"A" Frame Evaporator Coil Question


We have an almost two year old electric furnace/air conditioning unit with an "A" frame style evaporator coil mounted in the air handler section of the furnace. The evaporator coil sits in a very heavy guage plastic or composite condensate collection pan with excellent drainage, and as far as I can see, there is no metal to metal contact from the evaporator to other components.
We change our air filters every 2-3 months, since we live in the Arizona desert our cooling season is much longer than in more moderate climates. The interior of this area appears to be extremely clean.
The last couple of times we changed the filters, I noticed that the bottom of the evaporator frame that sits in the collection pan is showing rust. The frame material appears to be galvanized steel. Obviously, I know that water causes and/or accelerates rust.
What I'm wondering is if this is "normal", and if it's not, what measures should/could be taken to remedy the situation. Since the unit is so new, I'm mostly concerned about the longevity of the evaporator unit.
TIA for any opinions or suggestions.
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Wayne Boatwright
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Wayne Boatwright wrote:

One thing comes to mind. Is your system properly matched for you house size? Oversized system short cycles and does not remove humidity very well.
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On Thu 09 Oct 2008 11:16:38p, Tony Hwang told us...

I believe it's properly sized for the house. It doesn't short cycle, and the air is very comfortable in the house, although I've never actually checked the humidity level. I've been in spaces where the air felt damp and the units were obviously not right for the space.
Thanks!
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Wayne Boatwright
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Does the Arizona desert have enough humidity that would be an issue ?
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Probably not. Except during our monsoon season in July and August, our relative humidity rarely exceeds 10-13%. During monsoon season the humidity is probably averages no more than 60-65%.
Wayne
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What in the flying fuck does that have to do with his a-coil frame rusting?
s

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Well, if Tony posts a couple more off topic answers like that, he might be a charter member of the "Mile High" club, having been giving a flying fuck?
The very shaky and vague connection is that a poorly sized AC system may take more or less humidity out of the air. And will be more or less likely to keep the A coil wet all the time. I don't think there's a lot of connection. A badly sized system won't dehumidify, which means the water remains in the air, which means less water to rust the coil.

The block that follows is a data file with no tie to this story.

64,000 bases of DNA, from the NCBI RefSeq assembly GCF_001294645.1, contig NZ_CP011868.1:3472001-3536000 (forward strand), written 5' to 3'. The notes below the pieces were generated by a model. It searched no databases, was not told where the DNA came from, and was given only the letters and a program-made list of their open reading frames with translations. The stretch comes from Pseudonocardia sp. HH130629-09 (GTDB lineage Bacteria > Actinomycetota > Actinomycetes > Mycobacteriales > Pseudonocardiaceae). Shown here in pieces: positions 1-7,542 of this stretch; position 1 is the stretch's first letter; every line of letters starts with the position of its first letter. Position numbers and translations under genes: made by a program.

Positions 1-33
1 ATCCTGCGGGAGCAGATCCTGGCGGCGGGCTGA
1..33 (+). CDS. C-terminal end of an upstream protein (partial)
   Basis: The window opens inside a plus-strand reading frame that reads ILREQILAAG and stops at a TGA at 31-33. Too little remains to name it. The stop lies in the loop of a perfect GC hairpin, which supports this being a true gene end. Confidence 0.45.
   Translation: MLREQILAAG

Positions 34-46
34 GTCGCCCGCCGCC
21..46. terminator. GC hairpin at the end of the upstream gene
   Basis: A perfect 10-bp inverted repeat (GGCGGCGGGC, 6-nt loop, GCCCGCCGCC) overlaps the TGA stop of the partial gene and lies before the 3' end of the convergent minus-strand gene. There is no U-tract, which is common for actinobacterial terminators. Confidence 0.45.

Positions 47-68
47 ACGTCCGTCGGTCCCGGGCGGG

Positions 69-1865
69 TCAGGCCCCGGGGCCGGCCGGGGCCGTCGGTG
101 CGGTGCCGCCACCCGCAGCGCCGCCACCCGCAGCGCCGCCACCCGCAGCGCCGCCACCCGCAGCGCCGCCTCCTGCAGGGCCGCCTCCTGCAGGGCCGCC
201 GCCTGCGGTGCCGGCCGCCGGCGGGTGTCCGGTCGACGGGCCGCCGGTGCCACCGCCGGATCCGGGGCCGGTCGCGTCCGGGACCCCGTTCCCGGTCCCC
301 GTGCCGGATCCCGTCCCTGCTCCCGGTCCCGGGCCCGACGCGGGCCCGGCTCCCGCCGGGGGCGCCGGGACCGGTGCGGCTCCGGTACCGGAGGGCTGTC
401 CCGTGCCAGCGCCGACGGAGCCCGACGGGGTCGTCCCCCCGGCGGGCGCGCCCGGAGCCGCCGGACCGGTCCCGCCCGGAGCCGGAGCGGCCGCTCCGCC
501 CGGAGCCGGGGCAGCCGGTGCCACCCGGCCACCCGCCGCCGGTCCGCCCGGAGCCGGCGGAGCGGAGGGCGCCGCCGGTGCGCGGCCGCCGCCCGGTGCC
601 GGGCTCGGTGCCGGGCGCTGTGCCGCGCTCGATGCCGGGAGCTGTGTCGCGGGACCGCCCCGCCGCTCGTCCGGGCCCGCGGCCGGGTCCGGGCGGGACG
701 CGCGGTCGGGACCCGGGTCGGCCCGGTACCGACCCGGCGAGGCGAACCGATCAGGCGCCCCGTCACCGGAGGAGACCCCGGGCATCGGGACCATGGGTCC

Tony may not be very well connected?
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Wayne Boatwright wrote:

During cooling operation the A coil will be covered with and dripping condensation. The frame is galvanized steel, but the holes where the lines go through are typically punched in the pre-galvanized sheet. This punching leaves a small amount of the steel on the edge of the punches without the galvanizing and this is where a little bit of rust will trickle from. Since the lines are copper and the fins are aluminum, they are not affected by the condensation. We'll all be long gone by the time the rust on the frame could ever reach a point where it would be a problem.
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Thanks, Pete. That's reassuring!
Wayne
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replying to wayneboatwright, Snoopy wrote:

I have had 1 unit rust after 12 years now this unit is already rusted after only 6 years. Is there are unit that will not rust?
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On 1/18/2014 3:44 PM, Snoopy wrote:

What's rusting? The coils are made from aluminum and sometimes copper. That does not rust. Steel housings can rust and can be cleaned and painted.
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I don't think that I would worry about rust. There are so many other things in a heating/air conditioning system that can (and do) go bad that some rust on the bottom of the A-coil is WAY down on my worry list.
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On Saturday, January 18, 2014 4:20:20 PM UTC-5, snipped-for-privacy@sbcglobal.net wrote:

Kind of what I was thinking too. Some rust at 6 years doesn't sound that bad. It depends on how much rust. If it has some rusting and will last another decade+, why worry about it now? Nothing that can be done, short of replacing it anyway.
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